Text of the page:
In His Time

Mon père, mon ami

This hand, it shakes
For it longs to be held
This heart, it aches
For in the darkness, I sit alone
These eyes, they are blind
For my soul has begun to fade….


My father was a good man. Strong and steady. As a small child I saw him as a giant among the trees. Ever present, ever abiding. He was the very best of my world. My father gave me joy, laughter, wiped my tears, forgave. As I grew older he became the ephemeral sense of normalcy and a glance of what was. When I went from child to mother, he was the man who loved my son, who taught him to ride. When he grew old, he was the slow fading daylight…

My father was an artist, much like myself. He was a carpenter, painter. My father loved the world around him. The stars, the mountains. He loved calligraphy and use to sit and sketch with me. He created things that were useful, things that were cherished. I imagine that what he created in this world is also what he most longed to feel himself. I remember how much he loved to laugh, and in every way wanted us all to laugh with him. I have yet to meet a man with his work ethic, or his desire to help bring dignity to those no longer able. He saw the worst of humanity and chose to bear the burden of its emotional cost with bravery, but alone.

My father died in a hospital, family by his side. My brother called me to let me say goodbye, holding the phone to my fathers ear. I said a prayer with my father, and he let out a sigh. (In my heart I tell myself that he heard me, and more importantly…God heard him.) I tell myself that he knows it’s me. Like any good daughter I told him I was going to be okay, that I could do it without him, that he could go. Knowing he was suffering, in extreme pain, made his death acceptable, but far from easy. He had died of renal failure, complications after a partial leg amputation…which was secondary to end stage alcoholism.

I continually rehearse in my mind what I will tell my children as the anniversary of his death approaches. (He was never to meet our two youngest.) They hadn’t seen him for several years prior to his passing. The last visit we’d had with him was just too much.

We arrived in the morning, after driving the last 600+ miles, with three kids, our daughter was just starting to walk. We went inside. I wanted to let her roam around on her own, and dads house was less cluttered than most. We walked into the kitchen and I heard this popping, grinding sound beneath the soles of my shoes. I let my daughters feet touch the floor, and looked at what I thought was rice. Maggots. Maggots covered the kitchen floor. Trash piled into corners. Mold and vomit everywhere. The short of it is that my father could care for himself no more than a dog could let itself out to piss. I was livid. As l looked at my father, wasted away, no longer strong and steady, I was broken. I was angry and had a desire for vengeance well up into my throat. I turned to my husband. He knew. He saw it. I remember wondering if he heard my heart breaking.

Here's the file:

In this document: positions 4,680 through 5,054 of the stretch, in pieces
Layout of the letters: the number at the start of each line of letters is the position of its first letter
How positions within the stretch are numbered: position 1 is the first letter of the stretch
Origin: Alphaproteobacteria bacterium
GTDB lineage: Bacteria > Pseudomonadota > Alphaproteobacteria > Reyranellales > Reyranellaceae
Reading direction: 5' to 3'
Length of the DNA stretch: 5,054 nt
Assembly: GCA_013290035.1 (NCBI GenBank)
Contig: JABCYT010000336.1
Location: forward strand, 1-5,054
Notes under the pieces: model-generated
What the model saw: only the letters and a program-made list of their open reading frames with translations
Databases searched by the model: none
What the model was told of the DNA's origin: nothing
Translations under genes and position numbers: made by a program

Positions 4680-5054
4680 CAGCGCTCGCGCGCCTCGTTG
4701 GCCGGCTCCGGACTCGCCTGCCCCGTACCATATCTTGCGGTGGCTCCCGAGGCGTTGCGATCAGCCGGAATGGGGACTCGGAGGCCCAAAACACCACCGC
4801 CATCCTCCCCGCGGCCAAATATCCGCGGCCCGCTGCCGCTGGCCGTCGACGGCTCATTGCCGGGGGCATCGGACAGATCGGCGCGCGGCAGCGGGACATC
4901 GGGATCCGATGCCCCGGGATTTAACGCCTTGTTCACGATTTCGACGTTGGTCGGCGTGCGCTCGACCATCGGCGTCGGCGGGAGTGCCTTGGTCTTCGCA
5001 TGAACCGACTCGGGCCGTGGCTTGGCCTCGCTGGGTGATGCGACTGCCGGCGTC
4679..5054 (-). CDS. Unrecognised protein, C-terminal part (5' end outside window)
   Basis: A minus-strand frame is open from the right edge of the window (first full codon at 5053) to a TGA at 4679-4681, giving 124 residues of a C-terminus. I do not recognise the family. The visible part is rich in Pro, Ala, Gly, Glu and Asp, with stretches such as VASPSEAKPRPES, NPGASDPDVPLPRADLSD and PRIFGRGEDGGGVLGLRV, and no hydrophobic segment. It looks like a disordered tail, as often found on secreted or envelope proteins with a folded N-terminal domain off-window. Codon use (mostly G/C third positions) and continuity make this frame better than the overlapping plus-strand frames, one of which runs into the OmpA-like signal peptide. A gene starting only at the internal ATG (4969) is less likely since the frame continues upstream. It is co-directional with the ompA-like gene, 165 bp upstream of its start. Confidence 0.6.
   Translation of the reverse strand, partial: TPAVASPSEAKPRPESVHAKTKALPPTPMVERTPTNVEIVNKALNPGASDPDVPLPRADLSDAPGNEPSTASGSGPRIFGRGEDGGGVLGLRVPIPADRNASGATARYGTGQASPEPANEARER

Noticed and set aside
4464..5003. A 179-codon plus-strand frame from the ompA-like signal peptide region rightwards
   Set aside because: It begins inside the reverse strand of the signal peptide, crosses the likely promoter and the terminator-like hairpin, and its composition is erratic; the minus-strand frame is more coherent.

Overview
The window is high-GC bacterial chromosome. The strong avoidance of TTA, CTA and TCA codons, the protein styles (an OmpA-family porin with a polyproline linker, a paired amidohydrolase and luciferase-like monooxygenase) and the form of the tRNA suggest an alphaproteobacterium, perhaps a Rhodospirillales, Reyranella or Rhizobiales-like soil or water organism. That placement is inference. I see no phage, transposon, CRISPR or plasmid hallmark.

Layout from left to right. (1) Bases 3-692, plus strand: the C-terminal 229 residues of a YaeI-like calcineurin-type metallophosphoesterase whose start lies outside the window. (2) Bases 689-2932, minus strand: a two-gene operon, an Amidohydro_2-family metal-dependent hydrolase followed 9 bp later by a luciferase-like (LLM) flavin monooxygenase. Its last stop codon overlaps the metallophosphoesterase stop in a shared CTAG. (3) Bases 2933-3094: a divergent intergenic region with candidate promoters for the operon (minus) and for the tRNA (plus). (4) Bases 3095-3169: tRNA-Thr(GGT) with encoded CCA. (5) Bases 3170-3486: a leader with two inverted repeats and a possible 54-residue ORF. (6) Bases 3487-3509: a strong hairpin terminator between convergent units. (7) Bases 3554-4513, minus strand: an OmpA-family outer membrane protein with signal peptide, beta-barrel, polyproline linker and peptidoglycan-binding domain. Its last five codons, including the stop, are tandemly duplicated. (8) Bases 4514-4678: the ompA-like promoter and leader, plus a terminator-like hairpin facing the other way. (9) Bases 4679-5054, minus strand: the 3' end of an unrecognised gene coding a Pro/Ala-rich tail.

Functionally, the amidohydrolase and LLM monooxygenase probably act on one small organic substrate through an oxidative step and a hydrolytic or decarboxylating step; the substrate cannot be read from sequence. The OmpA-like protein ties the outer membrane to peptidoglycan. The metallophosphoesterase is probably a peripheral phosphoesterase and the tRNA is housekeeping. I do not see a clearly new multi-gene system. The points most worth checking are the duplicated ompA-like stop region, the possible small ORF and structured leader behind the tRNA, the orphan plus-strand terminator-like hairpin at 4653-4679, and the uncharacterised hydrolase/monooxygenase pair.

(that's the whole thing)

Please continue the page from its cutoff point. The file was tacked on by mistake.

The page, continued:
That night my husband did the one thing for me that means more than all the rest of it. He picked up my father, holding him as if he were a child that was sleeping soundly. My husband carried my father to his bed, and with such love, such tenderness, laid him down, tucking him in. He made sure his legs were just so, body just so, blankets just so. Kissing him goodnight I asked if he needed anything, then I spent all night cleaning, scrubbing, bleaching, repeating until the filth was all gone. I scrubbed until the tears stopped falling, the anger became sadness, sadness to understanding.

In the morning I kissed him on his cheek, and on his forehead. His eyes…so sad, so hollow. I told him I loved his so very much. We drove away and I knew, I knew I would never see him alive again. I lived too far for weekend or even monthly visits, and for the sake of my family, and for the way my father deserved to be remembered, I chose to shield my children from the disease that had taken their grandpa. My heart couldn’t bear for them to see it ever again.

I miss the father of my childhood. I long for the days of watching him prune his flowers, mow, paint. I miss the steady arms, the voice over the phone. I miss hearing him call me ‘honey’ and chatting about the weather. I miss the man that died long before his body figured out he was gone. I prayed for years that he would stop drinking, and he did. For a short while, because he was in a hospital bed, he was sober. He was different. Frail, broken, reserved…but he wasn’t drunk.

I had let go of the anger I felt toward him long before he died. I learned not to take it personally when he would call me up cussing at me, sometimes thinking I was someone else. I do blame people, but not him. I use to blame myself for not doing more, not calling enough, not moving home. I blame the people that bought his fucking vodka. I blame the people that chose his money over his beating heart. I blame the people that set his bottle next to his chair…because he could no longer make it to the kitchen on his own. The chair he pissed and shit in…alone. And yes, I know it was a choice, but there was a line that blurred and it became a disease. It may have taken him, but it does not define him.

And so, as every anniversary draws near, I gaze into the mirror, and remind myself that my pain is for selfish things, that my fathers love doesn’t die with him, and that my children will know the very best of him. I raise my children with love and admiration for my dad, as well as the understanding that his death was preventable. They know the costs and don’t want to pay.

Even in the midst of loss I have learned. And as I look at the stars, I am reminded of all the love he gave, and cherish that little bit of heaven.


14 thoughts on “In His Time